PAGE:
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The Capital Stack of A Real Estate Investment Opportunity

One of the first things you have to understand when you decide to start investing in commercial real estate is where the money that you invest falls in what is called the capital stack. The capital stack of a deal outlines how a deal is being financed. Each layer of the capital stack comes with a different risk/reward profile, and where you are in the capital stack will determine when you will get paid and how relative to the other investors in the deal.

With any investment, it’s important to know your goals for the investment as well as how much risk you’re willing to take on. This article will explain the different positions in the capital stack as well as different things to consider when determining where in the capital stack you’d like to fall.

A basic overview of what the capital stack of a real estate investment is

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We have a guide on syndications that covers all the basics: how to invest, what you can expect, terminology to know, and concepts involved in vetting deals.

Investing Opportunities from Sponsors of our Real Estate Education Series

These are paid sponsors of our educational series content, and should be viewed as introductions rather than formal recommendations - please do your own due diligence before making any decisions. We are not formal financial, legal, or otherwise licensed professionals, and you should consult these as appropriate for personalized financial advice, which we are not licensed to give.

DLP Capital offers private real estate funds with different structures and assets depending on your preferences. See more on our partnership landing page. PSG members qualify for lower minimum investment amounts. They offer opportunities to invest on both the debt and equity side.

Sovereign Properties offers development deals with ground up construction in multifamily apartment buildings. They offer opportunities to invest on the equity side.

Introduction: What Is the Capital Stack?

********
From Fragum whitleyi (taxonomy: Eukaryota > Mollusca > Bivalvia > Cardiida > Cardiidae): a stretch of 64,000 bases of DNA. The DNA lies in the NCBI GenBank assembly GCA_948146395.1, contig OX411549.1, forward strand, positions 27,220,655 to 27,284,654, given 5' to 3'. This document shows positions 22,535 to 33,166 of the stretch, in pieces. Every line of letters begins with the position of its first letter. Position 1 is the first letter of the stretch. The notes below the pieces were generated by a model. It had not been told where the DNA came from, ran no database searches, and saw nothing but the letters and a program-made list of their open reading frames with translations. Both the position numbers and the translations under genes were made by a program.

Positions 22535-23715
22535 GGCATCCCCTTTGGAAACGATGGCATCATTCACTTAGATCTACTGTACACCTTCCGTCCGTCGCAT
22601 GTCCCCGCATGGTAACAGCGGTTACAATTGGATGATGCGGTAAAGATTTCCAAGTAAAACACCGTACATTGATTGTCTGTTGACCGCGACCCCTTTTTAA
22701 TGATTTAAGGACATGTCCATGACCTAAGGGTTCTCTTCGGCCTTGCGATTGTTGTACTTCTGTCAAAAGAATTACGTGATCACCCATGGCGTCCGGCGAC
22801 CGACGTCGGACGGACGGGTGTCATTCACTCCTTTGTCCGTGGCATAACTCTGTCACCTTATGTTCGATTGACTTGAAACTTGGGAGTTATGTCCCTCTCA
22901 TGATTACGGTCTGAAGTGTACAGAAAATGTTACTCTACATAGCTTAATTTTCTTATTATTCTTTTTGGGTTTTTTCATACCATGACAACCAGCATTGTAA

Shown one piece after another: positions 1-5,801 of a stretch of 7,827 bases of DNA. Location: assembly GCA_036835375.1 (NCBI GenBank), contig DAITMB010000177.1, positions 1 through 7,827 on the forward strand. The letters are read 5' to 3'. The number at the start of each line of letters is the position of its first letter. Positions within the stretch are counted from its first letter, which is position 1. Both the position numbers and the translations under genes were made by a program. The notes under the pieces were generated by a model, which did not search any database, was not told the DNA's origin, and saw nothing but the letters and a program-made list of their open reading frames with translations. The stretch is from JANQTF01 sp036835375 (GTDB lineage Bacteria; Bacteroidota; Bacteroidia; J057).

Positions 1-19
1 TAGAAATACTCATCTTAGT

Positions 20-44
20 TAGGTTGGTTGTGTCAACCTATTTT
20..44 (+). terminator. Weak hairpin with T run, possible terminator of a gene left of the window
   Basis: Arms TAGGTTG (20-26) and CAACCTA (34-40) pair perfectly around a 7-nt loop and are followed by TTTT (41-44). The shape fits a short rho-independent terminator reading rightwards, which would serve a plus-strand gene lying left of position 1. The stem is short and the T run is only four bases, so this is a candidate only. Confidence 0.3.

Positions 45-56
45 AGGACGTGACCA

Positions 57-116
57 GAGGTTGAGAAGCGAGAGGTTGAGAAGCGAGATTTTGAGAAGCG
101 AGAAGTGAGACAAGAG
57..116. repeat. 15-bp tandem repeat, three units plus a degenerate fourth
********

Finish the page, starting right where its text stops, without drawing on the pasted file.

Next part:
As stated above, the capital stack outlines the financing sources of a commercial real estate deal. Most real estate deals are financed by both debt and equity sources. This is often subdivided into senior debt, mezzanine debt, preferred equity, and common equity positions. These can be further subdivided into as many layers as the person sponsoring the deal would like to accommodate different terms offered to different groups of investors, further complicating things, but the general concept of the capital stack remains as follows:

The cashflows and profits (assuming they exist!) from a real estate deal are paid out to the capital stack from bottom to top. Generally the people at the top of the capital stack have higher returns on each dollar invested.

So, those at the bottom of the capital stack are in less risky positions and are paid first, but have lower potential rewards. The higher you go in the capital stack, the riskier your position, but the more potential for returns.

Debt is on the bottom of the capital stack and equity is on the top of the capital stack. In many syndications, as an LP investor you are at the top of the capital stack in the common equity position, which allows you the best returns if a project does well, but also the most risk. Sponsor co-investments are also at the top of the capital stack.

For avoidance of doubt, if a project goes wrong, whatever remaining assets and monies there are will be paid first to the bottom of the capital stack (the debt) and then flow upwards until the money runs out. So if you are at the top of the capital stack, it may be that the people at the bottom lose nothing, but you lose everything.

Graphic representation of the debt and equity layers of the capital stack of a real estate deal

What Comprises the Debt Portion of the Capital Stack?

As we said above, debt is the least risky position to be in. This is because the debt side typically receives interest payments throughout the life of the deal, and when the project is completed, sold, or refinanced, they are the ones who are paid out first. This is very similar to the way the bank works on the mortgage of your home, where if you aren’t able to make your payments, the bank can foreclose on your property. Those investing on the debt side of the deal are essentially acting as the lender, who will get the same return regardless of how well the deal does. Just like you lock in on your mortgage rate, the project owes these lenders the same percentage back on the amount borrowed, and any additional profit is distributed on the equity side.